Format

Send to

Choose Destination
PLoS One. 2015 Dec 14;10(12):e0143682. doi: 10.1371/journal.pone.0143682. eCollection 2015.

Mycobacterium tuberculosis Type II Toxin-Antitoxin Systems: Genetic Polymorphisms and Functional Properties and the Possibility of Their Use for Genotyping.

Author information

1
Vavilov Institute of General Genetics, Russian Academy of Sciences, Moscow, Russia.
2
Scientific Research Center for Biotechnology of Antibiotics "BIOAN", Moscow, Russia.
3
State University, Moscow Institute of Physics and Technology, Moscow, Russia.
4
Central Research Institute of Tuberculosis, Moscow, Russia.

Abstract

Various genetic markers such as IS-elements, DR-elements, variable number tandem repeats (VNTR), single nucleotide polymorphisms (SNPs) in housekeeping genes and other groups of genes are being used for genotyping. We propose a different approach. We suggest the type II toxin-antitoxin (TA) systems, which play a significant role in the formation of pathogenicity, tolerance and persistence phenotypes, and thus in the survival of Mycobacterium tuberculosis in the host organism at various developmental stages (colonization, infection of macrophages, etc.), as the marker genes. Most genes of TA systems function together, forming a single network: an antitoxin from one pair may interact with toxins from other pairs and even from other families. In this work a bioinformatics analysis of genes of the type II TA systems from 173 sequenced genomes of M. tuberculosis was performed. A number of genes of type II TA systems were found to carry SNPs that correlate with specific genotypes. We propose a minimally sufficient set of genes of TA systems for separation of M. tuberculosis strains at nine basic genotype and for further division into subtypes. Using this set of genes, we genotyped a collection consisting of 62 clinical isolates of M. tuberculosis. The possibility of using our set of genes for genotyping using PCR is also demonstrated.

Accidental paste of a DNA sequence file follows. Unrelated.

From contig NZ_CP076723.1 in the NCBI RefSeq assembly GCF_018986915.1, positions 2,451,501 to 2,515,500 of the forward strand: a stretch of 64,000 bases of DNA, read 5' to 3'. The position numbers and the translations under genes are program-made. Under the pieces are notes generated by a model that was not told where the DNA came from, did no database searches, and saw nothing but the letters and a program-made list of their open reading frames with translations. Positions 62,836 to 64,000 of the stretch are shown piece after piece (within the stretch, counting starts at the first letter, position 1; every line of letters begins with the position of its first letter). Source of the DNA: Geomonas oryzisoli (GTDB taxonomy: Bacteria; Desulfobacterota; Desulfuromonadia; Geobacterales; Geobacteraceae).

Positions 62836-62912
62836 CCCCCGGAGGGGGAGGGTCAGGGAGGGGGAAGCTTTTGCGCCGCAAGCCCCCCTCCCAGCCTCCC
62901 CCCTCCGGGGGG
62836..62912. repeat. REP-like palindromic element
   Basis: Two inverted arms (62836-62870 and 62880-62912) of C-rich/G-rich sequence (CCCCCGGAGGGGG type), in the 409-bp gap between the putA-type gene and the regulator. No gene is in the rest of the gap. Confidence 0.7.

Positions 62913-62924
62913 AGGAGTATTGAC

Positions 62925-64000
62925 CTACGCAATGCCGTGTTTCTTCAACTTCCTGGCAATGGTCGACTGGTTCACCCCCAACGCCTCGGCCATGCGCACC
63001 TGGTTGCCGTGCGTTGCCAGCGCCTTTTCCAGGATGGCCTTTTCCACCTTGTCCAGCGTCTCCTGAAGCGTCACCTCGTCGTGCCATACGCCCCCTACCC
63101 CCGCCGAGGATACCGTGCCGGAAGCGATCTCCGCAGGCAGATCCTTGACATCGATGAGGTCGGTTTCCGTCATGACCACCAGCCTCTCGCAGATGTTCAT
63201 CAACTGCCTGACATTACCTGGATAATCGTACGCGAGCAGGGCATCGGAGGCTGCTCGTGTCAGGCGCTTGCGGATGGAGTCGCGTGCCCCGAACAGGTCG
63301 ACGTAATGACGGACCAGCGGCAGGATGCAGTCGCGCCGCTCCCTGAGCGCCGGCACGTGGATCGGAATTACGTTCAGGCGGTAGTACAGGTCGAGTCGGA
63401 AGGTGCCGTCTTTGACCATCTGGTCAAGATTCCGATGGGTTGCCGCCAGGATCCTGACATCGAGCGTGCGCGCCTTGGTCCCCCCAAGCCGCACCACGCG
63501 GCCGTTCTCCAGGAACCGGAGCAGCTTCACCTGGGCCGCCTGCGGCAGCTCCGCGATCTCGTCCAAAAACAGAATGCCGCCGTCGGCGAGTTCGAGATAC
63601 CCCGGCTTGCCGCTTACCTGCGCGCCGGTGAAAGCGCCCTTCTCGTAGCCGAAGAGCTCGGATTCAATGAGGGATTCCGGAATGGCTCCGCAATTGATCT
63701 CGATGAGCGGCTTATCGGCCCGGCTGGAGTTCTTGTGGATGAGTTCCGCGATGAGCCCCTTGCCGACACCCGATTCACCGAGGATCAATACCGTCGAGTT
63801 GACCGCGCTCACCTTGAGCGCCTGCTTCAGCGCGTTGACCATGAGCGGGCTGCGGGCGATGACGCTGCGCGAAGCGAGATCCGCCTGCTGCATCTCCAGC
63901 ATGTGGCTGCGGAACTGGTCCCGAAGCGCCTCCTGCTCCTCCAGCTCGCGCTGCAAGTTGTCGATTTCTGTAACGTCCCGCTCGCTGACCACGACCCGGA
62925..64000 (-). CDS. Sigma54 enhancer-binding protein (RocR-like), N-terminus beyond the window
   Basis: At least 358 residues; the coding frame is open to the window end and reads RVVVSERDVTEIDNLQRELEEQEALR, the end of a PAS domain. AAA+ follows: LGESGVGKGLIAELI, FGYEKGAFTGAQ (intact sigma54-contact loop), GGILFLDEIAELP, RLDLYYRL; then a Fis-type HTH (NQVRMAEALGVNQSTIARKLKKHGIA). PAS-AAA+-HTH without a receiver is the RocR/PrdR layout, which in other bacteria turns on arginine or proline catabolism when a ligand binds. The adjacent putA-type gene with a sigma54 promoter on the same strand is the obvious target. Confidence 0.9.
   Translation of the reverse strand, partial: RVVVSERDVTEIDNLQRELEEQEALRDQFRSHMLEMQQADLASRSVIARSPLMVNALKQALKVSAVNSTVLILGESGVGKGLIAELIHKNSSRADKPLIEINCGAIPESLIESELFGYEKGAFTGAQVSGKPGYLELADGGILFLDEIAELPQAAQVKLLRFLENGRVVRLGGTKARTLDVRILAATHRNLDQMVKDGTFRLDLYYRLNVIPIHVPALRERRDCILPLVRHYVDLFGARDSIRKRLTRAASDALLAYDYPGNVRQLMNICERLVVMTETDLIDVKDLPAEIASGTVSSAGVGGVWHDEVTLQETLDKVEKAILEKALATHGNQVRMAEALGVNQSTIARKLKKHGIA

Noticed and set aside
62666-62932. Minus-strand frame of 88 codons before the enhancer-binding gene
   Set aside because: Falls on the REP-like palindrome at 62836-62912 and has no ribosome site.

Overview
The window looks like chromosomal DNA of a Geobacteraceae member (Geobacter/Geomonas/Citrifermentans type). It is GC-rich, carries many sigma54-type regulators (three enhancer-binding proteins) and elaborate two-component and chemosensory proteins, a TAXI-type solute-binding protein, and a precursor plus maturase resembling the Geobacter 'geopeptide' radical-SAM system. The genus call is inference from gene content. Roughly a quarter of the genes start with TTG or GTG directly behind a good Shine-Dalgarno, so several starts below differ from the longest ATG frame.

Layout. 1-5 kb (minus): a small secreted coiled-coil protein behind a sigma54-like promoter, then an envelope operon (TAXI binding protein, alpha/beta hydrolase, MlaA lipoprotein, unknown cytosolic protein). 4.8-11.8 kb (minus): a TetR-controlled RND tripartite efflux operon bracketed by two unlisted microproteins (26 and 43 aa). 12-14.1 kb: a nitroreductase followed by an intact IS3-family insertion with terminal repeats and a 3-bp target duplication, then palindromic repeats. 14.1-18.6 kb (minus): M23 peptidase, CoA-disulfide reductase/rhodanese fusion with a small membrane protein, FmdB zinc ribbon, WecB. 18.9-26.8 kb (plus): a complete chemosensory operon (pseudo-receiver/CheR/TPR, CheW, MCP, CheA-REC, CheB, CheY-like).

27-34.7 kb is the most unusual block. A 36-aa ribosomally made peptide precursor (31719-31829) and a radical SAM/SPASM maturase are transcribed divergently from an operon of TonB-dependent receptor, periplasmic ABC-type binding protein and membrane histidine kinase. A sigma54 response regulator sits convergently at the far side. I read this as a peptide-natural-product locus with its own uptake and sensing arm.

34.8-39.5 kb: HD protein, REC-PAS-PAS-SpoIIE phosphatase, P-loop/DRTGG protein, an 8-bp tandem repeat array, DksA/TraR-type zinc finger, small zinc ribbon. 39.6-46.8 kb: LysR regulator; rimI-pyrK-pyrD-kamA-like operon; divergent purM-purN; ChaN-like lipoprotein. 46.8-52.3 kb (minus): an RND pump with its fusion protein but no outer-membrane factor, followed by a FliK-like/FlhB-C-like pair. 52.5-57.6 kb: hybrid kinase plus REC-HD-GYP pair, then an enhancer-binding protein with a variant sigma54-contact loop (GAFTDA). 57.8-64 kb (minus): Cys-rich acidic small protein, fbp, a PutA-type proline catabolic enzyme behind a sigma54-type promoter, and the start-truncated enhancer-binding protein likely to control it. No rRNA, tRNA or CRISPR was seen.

PMID:
26658274
PMCID:
PMC4680722
DOI:
10.1371/journal.pone.0143682
[Indexed for MEDLINE]
Free PMC Article

Supplemental Content

Full text links

Icon for Public Library of Science Icon for PubMed Central
Loading ...
Support Center